The Grand Canyon is a spectacular record of bygone eras, the tales of which are written in ancient sedimentary layers along the formation’s walls. But for more than a century, scientists have been puzzled by a vast window of time that is mysteriously missing from this geological chronology.
In some places, rocks that were deposited 520 million years ago sit directly on top of layers laid some 1.4 billion years in the past, with no sign of the billion-year stretch in between those immensely different periods. This conspicuous gap in Earth’s history, known as the Great Unconformity, hints at tumultuous and erosive processes that essentially deleted these sediments, but the exact mechanisms behind this geological brainwipe remain unclear.
Now, scientists led by Barra Peak, a graduate student in geological sciences at the University of Colorado Boulder, have pioneered new techniques “to decipher the origin of this feature in its iconic Grand Canyon exposure,” according to a study published this month in Geology.
The team used a dating method called zircon thermochronology to reveal evidence of numerous tectonic movements, known as faulting events, that occurred on very small scales of just tens of miles. The findings both deepen our understanding of the Great Unconformity’s complexities while also opening up new avenues of research for other fields.
“This study is one of the first to use this method, zircon thermochronology, to actually be able to distinguish faulting on this scale,” Peak said in a call. “This method has been used pretty widely, but generally over a much larger spatial scale.”
“I think it is definitely, in some ways, a case study for how this could be hopefully applied in other areas as well to try to look at this small-scale faulting structure,” she added. “It does heavily impact local topography, and interpretations that can be drawn from that about conditions under which rocks formed, and potentially even environmental conditions related to what was going on with the ecosystems at the time.”
The Great Unconformity is dramatically exposed at the Grand Canyon, but it has been identified in rock layers in other parts of the world. As a result, scientists have suggested that this weird memory lapse may have been caused by an erosive event that spanned the globe, such as the worldwide glaciation associated with the “Snowball Earth” period some 700 million years ago or tectonic activity driven by the evolution of the ancient supercontinent Rodinia.
By analyzing minerals collected in seven locations across the Grand Canyon, Peak and her colleagues aimed to find evidence that might support one of the various explanations that scientists have proposed to account for the missing gap in time.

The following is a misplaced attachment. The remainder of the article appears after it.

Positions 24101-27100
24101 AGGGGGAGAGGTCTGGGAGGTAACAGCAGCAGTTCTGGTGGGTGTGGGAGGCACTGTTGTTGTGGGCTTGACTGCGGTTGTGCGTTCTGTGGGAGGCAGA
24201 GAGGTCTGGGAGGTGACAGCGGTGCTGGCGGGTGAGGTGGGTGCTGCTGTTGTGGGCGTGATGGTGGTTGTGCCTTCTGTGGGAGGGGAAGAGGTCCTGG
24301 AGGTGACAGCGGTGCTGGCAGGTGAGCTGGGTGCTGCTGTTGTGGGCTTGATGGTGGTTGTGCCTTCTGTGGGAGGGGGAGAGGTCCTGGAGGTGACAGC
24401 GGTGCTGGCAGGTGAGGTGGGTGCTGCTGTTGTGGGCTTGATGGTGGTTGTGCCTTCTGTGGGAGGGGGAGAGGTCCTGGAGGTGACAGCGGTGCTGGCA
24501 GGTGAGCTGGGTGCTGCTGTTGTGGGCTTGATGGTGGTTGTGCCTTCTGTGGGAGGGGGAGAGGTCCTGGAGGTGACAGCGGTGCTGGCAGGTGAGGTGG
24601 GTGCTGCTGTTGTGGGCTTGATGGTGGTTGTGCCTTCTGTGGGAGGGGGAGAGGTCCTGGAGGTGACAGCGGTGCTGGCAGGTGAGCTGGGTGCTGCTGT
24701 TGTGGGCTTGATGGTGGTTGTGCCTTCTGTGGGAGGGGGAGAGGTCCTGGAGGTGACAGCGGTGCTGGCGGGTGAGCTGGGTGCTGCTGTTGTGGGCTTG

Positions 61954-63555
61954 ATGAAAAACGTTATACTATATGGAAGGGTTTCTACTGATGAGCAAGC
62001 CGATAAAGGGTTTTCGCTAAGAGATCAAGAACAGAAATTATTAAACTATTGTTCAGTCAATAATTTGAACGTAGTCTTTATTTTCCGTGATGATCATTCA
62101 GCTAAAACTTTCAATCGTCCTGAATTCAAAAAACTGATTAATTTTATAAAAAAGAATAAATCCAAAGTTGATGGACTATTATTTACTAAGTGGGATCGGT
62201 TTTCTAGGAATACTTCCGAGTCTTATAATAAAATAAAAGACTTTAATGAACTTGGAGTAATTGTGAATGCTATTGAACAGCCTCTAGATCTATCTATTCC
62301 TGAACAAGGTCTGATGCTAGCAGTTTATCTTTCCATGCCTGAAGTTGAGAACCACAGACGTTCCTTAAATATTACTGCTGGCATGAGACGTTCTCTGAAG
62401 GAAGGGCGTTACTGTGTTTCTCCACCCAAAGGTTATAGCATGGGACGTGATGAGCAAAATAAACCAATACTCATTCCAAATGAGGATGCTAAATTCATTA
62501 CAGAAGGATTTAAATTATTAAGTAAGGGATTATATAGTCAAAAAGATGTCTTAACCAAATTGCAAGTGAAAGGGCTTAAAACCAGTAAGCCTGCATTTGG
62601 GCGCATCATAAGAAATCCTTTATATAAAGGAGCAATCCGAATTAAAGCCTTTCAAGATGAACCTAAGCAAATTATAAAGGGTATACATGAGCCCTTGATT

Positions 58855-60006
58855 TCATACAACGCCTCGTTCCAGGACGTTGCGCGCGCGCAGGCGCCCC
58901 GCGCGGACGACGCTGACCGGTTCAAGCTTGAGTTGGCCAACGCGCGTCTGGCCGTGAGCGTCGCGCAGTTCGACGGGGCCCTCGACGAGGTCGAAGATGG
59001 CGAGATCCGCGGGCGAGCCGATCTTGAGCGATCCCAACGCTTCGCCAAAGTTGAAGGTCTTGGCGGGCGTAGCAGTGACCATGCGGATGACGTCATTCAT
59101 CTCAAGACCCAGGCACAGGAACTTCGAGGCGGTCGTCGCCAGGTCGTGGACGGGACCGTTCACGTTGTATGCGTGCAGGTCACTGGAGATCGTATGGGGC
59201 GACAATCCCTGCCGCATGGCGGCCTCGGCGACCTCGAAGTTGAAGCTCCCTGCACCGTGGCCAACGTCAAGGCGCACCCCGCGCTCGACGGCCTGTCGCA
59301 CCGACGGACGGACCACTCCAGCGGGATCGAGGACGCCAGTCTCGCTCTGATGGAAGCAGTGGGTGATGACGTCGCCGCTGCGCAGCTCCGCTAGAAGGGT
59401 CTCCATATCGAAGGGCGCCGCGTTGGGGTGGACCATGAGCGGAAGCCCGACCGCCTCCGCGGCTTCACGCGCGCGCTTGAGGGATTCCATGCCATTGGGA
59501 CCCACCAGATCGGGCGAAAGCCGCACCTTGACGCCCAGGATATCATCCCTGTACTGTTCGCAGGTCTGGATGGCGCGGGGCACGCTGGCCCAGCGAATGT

“Part of what we're doing in this study was trying to see if we could pinpoint, with dating of the rocks below the Unconformity, whether or not one of those hypotheses was more likely, or corresponded to the dates that we were able to measure in the Grand Canyon,” she said.
The results revealed distinct temperature patterns in the ancient rock samples, even within the relatively small region that the team sampled. For instance, Peak and her colleagues found that samples from the western side of their field studies contained rocks that had risen to the surface of Earth about 700 million years ago, whereas samples from the eastern areas were still miles underground at that time, buried in hotter and denser layers of the planet.
“This does definitely impact our understanding of the Unconformity itself, because it's pretty clear from our results that you had erosion happening in one part of the canyon and there was not erosion happening in another part, on a very small geographical scale, which we were not necessarily expecting,” Peak said.
“Because this erosion is so widespread, and it's clear that it was a lot of erosion, the simplest explanation is that it's one big thing happening over a very large area—maybe not a global area, but still we were expecting one history for the relatively small region that is the Grand Canyon,” she continued. “But instead, we found multiple erosion periods related, we think, to faulting.”
These lopsided regional patterns could support the idea that the Great Unconformity was linked to the breakup of Rodinia, an event that caused roiling tectonic activity. The complex fracturing of the landmass could account for the small spatial variations that the team observed in the Grand Canyon. Meanwhile, on a global scale, Rodinia’s dissolution likely disrupted the deposition of sediments so that they were never preserved as geological strata, producing the Great Unconformity.
While the new study yields valuable new insights about this huge gap in time, there are still many more mysteries about this geological feature to untangle. Peak and her colleagues hope to sample a wider range of locations in North America, and the world, that might provide a more detailed look at the complicated events that erased so many important epochs in Earth’s history.
“This [study] is really pointing to a Rodinia supercontinent breakup cause for the Great Unconformity in this location,” Peak said, adding that her research group is “trying to have a more holistic and global view of how this unconformity formed” by “not looking at a single location, but trying to get a sense of it throughout North America and we hope, eventually, globally.”
“I think at this point, the question of whether or not it was a single global event has been answered and that it wasn't,” she concluded. “It was really dependent on local conditions and what was going on in different places. But it's still kind of an open question about how extensive similar conditions were from place to place on what was then a supercontinent.”